Zeynep G. Aytug, Hannah R. Rothstein, Wencang Zhou, and Mary C. Kern, all of Baruch College, City University of New York, published “Revealed or Concealed? Transparency of Procedures, Decisions and Judgment Calls in Meta-Analyses“ in Online First of Organizational Research Methods. They were kind enough to share some background information about the article.
Who is the target audience for this article?
Meta-analysts and readers of meta-analyses, not only in industrial and organizational psychology and organizational behavior (IOOB) but also in other fields, are all included in our target audience for the article.
What inspired you to be interested in this topic?
All of the authors of this paper are interested in research methodology and, specifically, meta-analysis. We had observed that many meta-analyses were missing pieces of information that are needed to assess their validity. Given the important role that meta-analysis plays in summarizing research literatures, this is a serious issue. We decided to see exactly how extensive this problem was in our field.
Were there findings that were surprising to you?
Most of our findings were not surprising to us, because we had already had some sense of the uneven quality of meta-analysis reporting in IOOB. However, we were not expecting to see that the majority of the meta-analyses in our sample did not report any publication bias or sensitivity analyses, which are absolutely necessary for assessing the robustness of the meta-analytic results.
How do you see this study influencing future research and/or practice?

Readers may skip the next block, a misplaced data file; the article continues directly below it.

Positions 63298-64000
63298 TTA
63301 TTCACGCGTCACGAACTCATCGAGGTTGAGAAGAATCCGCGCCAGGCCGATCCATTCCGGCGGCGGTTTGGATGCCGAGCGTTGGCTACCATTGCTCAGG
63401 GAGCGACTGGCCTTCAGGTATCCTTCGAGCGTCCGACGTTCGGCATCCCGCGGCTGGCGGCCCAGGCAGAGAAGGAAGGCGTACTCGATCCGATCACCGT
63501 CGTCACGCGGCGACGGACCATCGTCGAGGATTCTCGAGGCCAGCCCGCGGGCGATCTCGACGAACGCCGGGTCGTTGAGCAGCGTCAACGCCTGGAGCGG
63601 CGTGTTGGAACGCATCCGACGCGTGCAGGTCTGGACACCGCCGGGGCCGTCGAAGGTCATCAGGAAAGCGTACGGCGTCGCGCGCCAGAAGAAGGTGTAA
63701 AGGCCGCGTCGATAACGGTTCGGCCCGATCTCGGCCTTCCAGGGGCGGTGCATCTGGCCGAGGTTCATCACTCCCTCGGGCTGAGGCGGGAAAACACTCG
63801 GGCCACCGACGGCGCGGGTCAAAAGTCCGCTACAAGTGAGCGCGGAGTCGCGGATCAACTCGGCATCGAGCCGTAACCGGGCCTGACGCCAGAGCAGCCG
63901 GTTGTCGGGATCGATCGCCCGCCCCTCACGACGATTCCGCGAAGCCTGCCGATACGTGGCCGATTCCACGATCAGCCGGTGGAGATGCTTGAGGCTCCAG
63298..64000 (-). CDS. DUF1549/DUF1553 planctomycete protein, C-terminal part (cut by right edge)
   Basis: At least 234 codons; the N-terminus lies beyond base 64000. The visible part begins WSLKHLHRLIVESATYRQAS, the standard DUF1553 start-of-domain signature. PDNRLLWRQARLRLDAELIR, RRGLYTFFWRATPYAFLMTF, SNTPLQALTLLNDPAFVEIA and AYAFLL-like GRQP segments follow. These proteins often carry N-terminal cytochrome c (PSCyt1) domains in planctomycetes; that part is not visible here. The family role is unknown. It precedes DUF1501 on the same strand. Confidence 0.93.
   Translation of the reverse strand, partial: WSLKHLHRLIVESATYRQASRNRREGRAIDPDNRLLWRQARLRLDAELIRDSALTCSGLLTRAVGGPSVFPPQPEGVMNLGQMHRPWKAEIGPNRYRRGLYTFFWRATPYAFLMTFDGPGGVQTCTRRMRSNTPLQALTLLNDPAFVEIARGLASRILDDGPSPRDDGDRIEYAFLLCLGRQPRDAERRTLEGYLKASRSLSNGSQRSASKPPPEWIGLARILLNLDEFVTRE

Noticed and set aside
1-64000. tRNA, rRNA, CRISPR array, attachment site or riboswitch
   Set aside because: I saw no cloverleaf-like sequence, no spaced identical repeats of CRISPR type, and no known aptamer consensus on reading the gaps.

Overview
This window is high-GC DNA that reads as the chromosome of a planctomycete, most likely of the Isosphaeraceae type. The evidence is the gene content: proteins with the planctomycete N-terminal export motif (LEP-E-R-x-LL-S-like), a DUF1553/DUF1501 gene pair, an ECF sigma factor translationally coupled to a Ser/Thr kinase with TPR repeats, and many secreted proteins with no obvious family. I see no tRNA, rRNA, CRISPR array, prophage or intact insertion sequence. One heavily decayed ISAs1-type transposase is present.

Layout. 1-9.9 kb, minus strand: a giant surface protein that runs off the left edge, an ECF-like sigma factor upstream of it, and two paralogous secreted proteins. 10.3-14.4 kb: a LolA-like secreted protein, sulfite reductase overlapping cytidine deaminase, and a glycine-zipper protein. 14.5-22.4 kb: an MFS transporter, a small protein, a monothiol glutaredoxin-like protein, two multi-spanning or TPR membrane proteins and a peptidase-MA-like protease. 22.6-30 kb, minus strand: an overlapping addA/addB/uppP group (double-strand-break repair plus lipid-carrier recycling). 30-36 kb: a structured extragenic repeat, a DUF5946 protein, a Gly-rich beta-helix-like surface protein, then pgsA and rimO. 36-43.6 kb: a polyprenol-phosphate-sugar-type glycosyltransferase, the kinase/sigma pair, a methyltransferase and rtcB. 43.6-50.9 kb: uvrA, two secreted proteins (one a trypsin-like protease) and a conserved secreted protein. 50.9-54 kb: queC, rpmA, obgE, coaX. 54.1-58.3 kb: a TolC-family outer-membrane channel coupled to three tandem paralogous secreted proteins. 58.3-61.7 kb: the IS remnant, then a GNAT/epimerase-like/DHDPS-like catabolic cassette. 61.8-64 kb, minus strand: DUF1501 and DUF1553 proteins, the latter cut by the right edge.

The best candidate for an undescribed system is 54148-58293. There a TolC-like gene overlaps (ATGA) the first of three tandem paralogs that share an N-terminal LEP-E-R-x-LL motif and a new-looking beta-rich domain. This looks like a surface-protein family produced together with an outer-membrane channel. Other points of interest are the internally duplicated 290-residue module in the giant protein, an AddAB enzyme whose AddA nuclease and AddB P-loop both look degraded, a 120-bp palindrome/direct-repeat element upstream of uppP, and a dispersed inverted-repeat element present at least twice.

We hope that our study will lead to improved reporting of meta-analyses. This will enable consumers of meta-analyses, including researchers, practitioners and policy makers to more easily evaluate the validity and generalizability of specific meta-analyses.
How does this study fit into your body of work/line of research?
We are all committed to improving the quality of meta-analyses, since we believe it is such an important methodological tool; this study represents one attempt to do so.
How did your paper change during the review process?
The reviewers and editor provided feedback that led us to improve the paper in many ways. Initially, we examined only two journals; based on the comments we received we expanded our sample to 11 journals, and almost 200 meta-analyses. We also increased the number of reporting items we examined, and introduced a set of core “essential to report” items.
What, if anything, would you do if you could go back and do this study again?
We would examine meta-analyses published in other fields within psychology.